Extreme and Extraordinary
Extreme conditions, needless to say, as there is no light, great pressure, you do the math (some 4,500 psi), and near Q+A » freezing conditions. Not to mention very little oxygen. But the greatest extreme has to be the contrasts. The vents are dispersed along the East Pacific Rise, part of the submarine mountain range encircling the earth. It is now generally agreed that these rift zones produce the earth we now drive and grow tomatoes on. Anyway, the hot spots are ephemeral and seem to have about a 20- year life span, then they quit spewing – like terrestrial volcanoes, just a different time scale. As you cruise along the bottom, your porthole reveals lava. Huge fields of black lava which looks exactly like the lava fields in Hawaii. Nothing seems to live there, just bleak, stark basalt with the occasional rattail, sea cucumber or bizarrofish oozing by. Then you start seeing tiny white specks on the bottom. These specks increase in number and soon you recognize them as crabs and funny looking lobster. Within 30 feet from starkness, you hear a “Holy shit, there it is!” from the pilot (he has the best view) and out of your little window emerges an entire community of creatures thriving on the noxious gases and chemicals super heated by the earth’s molten core. Masses of tube worms, 12-feet long, pure white with brilliant red plumes hide many species of fish, gastropods, other types of worms, crustaceans of all sizes and shapes and perhaps my favorite, octopus like you’ve never seen before. What a place that is. Perhaps what made it so special was the equipment I was using on the Alvin. Woods Hole has invested a substantial amount of money toward superb imaging and we rigged the sub with high definition camera systems. We saw details of this unique community that had never been seen before.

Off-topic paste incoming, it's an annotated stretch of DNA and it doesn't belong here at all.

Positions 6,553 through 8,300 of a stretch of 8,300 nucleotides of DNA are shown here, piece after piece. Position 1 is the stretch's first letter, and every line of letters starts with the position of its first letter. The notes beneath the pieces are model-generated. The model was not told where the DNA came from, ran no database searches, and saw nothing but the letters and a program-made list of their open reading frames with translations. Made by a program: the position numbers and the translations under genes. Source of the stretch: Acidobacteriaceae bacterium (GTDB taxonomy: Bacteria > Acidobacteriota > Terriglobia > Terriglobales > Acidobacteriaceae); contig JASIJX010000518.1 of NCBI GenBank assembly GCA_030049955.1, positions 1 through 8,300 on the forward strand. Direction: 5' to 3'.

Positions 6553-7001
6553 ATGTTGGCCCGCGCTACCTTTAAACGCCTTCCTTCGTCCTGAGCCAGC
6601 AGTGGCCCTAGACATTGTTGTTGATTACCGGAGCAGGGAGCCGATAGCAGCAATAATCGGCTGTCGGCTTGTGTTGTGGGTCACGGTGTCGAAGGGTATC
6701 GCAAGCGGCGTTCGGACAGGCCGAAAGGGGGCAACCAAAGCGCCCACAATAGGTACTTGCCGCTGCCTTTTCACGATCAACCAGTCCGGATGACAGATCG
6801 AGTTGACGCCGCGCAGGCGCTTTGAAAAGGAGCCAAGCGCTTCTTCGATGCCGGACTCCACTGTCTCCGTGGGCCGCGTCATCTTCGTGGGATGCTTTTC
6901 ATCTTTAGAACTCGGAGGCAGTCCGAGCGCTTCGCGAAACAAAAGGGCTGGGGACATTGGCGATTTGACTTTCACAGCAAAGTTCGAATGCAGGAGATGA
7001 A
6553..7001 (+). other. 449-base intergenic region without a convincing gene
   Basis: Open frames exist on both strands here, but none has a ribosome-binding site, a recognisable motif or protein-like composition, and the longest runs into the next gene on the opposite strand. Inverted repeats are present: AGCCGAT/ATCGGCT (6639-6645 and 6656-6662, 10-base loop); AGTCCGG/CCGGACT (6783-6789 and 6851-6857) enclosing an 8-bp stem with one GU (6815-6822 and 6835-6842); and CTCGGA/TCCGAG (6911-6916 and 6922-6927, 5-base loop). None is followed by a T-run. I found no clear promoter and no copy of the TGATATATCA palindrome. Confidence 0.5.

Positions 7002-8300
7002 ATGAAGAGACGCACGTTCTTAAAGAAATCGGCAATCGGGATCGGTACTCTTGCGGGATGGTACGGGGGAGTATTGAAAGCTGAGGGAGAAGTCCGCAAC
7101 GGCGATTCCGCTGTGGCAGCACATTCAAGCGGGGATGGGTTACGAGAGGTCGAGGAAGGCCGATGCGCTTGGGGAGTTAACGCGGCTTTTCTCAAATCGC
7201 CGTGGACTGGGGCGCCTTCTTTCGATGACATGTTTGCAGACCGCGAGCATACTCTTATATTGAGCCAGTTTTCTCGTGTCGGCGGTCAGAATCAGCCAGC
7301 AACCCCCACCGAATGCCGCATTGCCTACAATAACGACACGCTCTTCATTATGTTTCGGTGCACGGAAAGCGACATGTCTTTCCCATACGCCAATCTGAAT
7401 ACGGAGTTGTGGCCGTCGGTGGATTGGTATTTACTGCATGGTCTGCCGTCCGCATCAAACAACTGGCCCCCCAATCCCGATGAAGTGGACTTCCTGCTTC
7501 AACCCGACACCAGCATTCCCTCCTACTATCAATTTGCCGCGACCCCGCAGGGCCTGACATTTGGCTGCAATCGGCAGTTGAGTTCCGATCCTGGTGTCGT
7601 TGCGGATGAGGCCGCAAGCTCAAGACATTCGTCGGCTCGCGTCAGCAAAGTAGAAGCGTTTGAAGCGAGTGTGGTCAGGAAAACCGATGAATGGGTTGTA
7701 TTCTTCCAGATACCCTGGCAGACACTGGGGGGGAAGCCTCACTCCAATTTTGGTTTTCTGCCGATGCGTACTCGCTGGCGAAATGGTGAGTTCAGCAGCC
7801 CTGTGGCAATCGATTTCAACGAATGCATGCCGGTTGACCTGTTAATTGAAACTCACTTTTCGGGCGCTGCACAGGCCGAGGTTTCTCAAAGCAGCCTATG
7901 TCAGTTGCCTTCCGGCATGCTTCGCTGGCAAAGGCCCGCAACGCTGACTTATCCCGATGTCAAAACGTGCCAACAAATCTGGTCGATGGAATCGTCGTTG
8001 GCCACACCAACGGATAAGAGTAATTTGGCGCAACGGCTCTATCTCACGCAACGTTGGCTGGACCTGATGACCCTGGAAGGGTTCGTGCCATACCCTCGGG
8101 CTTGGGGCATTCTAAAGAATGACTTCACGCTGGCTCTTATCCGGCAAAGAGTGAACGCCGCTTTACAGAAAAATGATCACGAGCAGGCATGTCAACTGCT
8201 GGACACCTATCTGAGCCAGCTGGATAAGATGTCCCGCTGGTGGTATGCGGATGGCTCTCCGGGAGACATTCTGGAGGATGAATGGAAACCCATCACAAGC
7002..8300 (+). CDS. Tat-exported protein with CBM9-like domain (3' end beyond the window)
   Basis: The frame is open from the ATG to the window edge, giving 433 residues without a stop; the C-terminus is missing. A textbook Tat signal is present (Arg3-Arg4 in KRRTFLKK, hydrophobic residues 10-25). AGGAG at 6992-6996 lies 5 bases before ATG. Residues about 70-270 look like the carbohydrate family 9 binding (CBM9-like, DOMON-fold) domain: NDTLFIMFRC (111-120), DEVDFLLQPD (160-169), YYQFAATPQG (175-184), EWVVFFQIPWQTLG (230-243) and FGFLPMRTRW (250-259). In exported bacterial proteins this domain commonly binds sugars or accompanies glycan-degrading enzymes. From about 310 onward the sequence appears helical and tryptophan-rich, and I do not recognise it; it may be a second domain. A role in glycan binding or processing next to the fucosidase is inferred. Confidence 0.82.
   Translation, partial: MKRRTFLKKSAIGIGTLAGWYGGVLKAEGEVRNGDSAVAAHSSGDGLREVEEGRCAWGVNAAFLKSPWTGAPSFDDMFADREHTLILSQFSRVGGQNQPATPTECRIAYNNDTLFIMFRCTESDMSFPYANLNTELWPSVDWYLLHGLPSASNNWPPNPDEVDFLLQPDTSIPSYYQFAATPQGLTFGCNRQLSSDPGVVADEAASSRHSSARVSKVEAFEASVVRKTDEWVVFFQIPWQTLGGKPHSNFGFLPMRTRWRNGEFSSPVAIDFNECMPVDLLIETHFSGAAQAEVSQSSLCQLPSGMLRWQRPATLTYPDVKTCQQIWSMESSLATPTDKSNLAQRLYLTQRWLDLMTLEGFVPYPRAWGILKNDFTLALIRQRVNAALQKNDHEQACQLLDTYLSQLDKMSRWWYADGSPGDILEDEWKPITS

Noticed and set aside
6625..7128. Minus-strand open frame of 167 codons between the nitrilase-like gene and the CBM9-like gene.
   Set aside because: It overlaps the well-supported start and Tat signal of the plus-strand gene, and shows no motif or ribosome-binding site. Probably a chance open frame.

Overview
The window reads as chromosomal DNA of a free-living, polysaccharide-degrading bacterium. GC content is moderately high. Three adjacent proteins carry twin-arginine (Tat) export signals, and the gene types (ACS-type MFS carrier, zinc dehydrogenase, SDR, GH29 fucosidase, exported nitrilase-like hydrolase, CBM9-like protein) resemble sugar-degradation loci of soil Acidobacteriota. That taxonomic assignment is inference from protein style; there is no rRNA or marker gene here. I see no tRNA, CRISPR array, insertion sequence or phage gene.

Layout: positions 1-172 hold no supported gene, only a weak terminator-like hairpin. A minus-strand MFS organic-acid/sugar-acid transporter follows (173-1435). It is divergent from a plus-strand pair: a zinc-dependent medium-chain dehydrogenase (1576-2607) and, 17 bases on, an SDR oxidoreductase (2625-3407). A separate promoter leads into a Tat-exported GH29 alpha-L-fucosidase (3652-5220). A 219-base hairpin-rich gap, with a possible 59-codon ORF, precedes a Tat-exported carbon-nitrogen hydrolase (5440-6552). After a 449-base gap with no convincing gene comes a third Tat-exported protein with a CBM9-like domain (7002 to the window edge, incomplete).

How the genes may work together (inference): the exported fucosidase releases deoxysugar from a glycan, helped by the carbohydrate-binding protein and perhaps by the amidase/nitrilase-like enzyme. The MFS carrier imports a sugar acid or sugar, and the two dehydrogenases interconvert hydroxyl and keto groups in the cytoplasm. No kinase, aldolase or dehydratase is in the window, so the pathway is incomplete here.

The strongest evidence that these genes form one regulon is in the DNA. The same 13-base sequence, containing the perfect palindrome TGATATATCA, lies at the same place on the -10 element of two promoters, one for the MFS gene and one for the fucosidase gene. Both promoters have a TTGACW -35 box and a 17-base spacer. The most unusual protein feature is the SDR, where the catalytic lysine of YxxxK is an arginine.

What’s the most interesting subject you’ve filmed?»That’s a tough one. So many elements are involved in making a place interesting, the animals, the conditions, the physical elements… But as far as subjects go, I have to say that the phenomenon I am about to embark on again has to be right up there. In Patagonia, a group of killer whales have cued in on the “fledging” of a population of sea lion pups, which are just learning to swim. I was there with Paul Atkins, who was also filming the event and perhaps the busiest Assistant Cameraman known to man, Keith Turner. Keith was loading magazines for the both of us, and running roll after roll of film at 150 frames/second kept the poor guy mighty busy. Several things impressed me about this extraordinary phenomenon; the whales were not there except for the two weeks when the pups dared to enter the water, then they showed up right on cue. How did they know the pups were ringing that dinner bell? The same whales return year after year, at exactly the right time, so they must be cueing in on something – certainly not the calendar. Then the behavior itself is amazing, if not downright morbid. The big males hunt individually, while the smaller females hunt in an organized pack. There is a break in the reef about 100-feet wide and even at this break the whales can only make it over at high tide. So they wait, as did I. At high tide, when the pups foolishly enter this “dead zone,” they are history – better frame up your shot and start rolling because the black and white freight train is coming through. Their speed and inertia bring them literally out of the water and up onto the beach, where they grab an unsuspecting pup. With a violent shaking of their head and bodies they slam the little sea lion time and time again against the beach while they work their hulk back into the water. But it doesn’t end there. They take the pups out to sea and release them offshore. This is the morbid part – they breach on top of them, take them in their mouths and sling them 30- to-40 yards across the water and swim beneath them and flip them 50 feet into the air with their tails. The pups are still alive during this punishment, which may go on for 10-to-15 minutes. Then the telltale blood arrives at the surface and it’s over. This cycle repeats itself for over a week.